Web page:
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I have 2 given locations to create a path between two points: the start and end points. I want to create a method in python that will give the points/vectors to create a curve between the two and use a third variable to control the direction of the curvature. In the image below, the direction can be defined using the face normals of the start and end points. (The normal can also be given manually without using the faces).

Direction of curve indicated by green arrow

The number of points between the initial two points can be controlled using the method. These points will then be used to create a curve object.

Points are given to create the curvature

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  • $\begingroup$ Would you also be interested in a solution with Geometry Nodes, or does it have to be Python? $\endgroup$
    – quellenform
    Commented Sep 15, 2022 at 11:30
  • $\begingroup$ @quellenform It has to be python. Though a geometry node solution can be helpful to others. $\endgroup$ Commented Sep 15, 2022 at 12:02

1 Answer 1

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Not exactly based on the example given, but from the description it sounds like you want to create a bezier curve with control points along normals:

import bpy
from bpy import context as C, data as D

strength = 5
num_points = 20

if C.mode != 'EDIT_MESH':
    raise Exception("Select two objects, go to Edit Mode and select a face for each")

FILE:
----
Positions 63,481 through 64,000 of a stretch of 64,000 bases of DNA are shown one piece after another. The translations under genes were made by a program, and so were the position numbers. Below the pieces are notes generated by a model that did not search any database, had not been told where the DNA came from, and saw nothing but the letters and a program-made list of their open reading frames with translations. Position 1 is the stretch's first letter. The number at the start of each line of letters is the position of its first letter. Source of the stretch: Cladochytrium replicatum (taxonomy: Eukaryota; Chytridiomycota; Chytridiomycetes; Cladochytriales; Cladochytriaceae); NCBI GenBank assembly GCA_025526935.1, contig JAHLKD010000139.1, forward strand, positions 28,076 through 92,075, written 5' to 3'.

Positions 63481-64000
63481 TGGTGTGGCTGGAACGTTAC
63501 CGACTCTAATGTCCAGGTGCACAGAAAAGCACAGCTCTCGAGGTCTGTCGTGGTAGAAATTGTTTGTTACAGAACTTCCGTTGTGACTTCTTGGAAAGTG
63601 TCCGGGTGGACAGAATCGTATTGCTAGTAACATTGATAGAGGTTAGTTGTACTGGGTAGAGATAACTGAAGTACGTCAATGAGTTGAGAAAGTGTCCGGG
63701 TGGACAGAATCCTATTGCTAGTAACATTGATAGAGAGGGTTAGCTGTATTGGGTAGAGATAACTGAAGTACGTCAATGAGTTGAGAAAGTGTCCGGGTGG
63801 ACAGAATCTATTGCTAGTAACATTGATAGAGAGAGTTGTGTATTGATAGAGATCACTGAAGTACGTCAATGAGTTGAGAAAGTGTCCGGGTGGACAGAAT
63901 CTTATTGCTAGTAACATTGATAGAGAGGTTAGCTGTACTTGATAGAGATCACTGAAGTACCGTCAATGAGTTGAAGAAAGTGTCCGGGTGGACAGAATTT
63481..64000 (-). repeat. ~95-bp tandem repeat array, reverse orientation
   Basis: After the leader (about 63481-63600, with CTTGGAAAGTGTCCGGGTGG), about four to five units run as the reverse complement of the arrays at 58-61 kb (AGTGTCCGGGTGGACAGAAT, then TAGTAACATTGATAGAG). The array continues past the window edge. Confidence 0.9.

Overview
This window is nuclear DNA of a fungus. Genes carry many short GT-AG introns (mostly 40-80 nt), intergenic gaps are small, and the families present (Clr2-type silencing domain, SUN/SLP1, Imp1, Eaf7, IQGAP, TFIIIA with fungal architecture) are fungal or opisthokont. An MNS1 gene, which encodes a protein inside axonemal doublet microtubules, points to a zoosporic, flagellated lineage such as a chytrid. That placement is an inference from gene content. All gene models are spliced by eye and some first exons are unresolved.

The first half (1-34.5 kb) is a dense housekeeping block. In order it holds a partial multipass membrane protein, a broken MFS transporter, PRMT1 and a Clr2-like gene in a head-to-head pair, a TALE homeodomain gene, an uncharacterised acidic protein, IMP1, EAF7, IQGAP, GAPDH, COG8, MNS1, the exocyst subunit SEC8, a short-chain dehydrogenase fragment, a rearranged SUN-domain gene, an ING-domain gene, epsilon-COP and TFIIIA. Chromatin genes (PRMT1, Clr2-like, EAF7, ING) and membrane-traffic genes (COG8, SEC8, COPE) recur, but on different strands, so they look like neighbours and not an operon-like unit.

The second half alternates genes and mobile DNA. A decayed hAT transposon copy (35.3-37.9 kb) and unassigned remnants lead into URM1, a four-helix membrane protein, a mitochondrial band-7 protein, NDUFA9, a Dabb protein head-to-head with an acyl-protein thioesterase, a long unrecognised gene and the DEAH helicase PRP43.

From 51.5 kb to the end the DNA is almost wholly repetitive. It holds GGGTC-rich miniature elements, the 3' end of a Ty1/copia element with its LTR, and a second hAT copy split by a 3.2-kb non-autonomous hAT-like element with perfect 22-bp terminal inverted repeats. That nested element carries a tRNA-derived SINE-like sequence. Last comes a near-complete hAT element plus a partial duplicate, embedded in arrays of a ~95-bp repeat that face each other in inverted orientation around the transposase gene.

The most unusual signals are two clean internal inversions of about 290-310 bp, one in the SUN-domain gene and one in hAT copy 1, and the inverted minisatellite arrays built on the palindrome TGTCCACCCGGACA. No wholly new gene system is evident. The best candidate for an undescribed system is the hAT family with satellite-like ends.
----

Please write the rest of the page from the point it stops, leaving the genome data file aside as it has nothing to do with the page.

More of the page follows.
bpy.ops.object.mode_set(mode='OBJECT')

ob1, ob2 = C.selected_objects
f1, f2 = (f for ob in (ob1, ob2) for f in ob.data.polygons if f.select)
m1, m2 = (o.matrix_world for o in C.selected_objects)

curve_data = D.curves.new('connector', type='CURVE')
curve_data.dimensions = '3D'
curve_data.resolution_u = num_points
spline = curve_data.splines.new('BEZIER')
spline.bezier_points.add(1)
start, end = spline.bezier_points

start.handle_left = m1 @ f1.center
start.co = start.handle_left
start.handle_right = m1 @ (f1.center + f1.normal*strength)

end.handle_left = m2 @ (f2.center + f2.normal*strength)
end.co = m2 @ f2.center
end.handle_right = end.co

curve_ob = D.objects.new('connector', curve_data)
C.collection.objects.link(curve_ob)

# bpy.ops.object.mode_set(mode='EDIT')

You say you want to generate "a number of points", which you can do by converting the curve to the mesh, though I'm not sure if this is something you really need, as you say later you want to convert it to a curve anyway... You can add to the code:

# Convert to a mesh:
ob1.select_set(False)
ob2.select_set(False)
C.view_layer.objects.active = curve_ob
curve_ob.select_set(True)
bpy.ops.object.convert(target='MESH')

Mathematics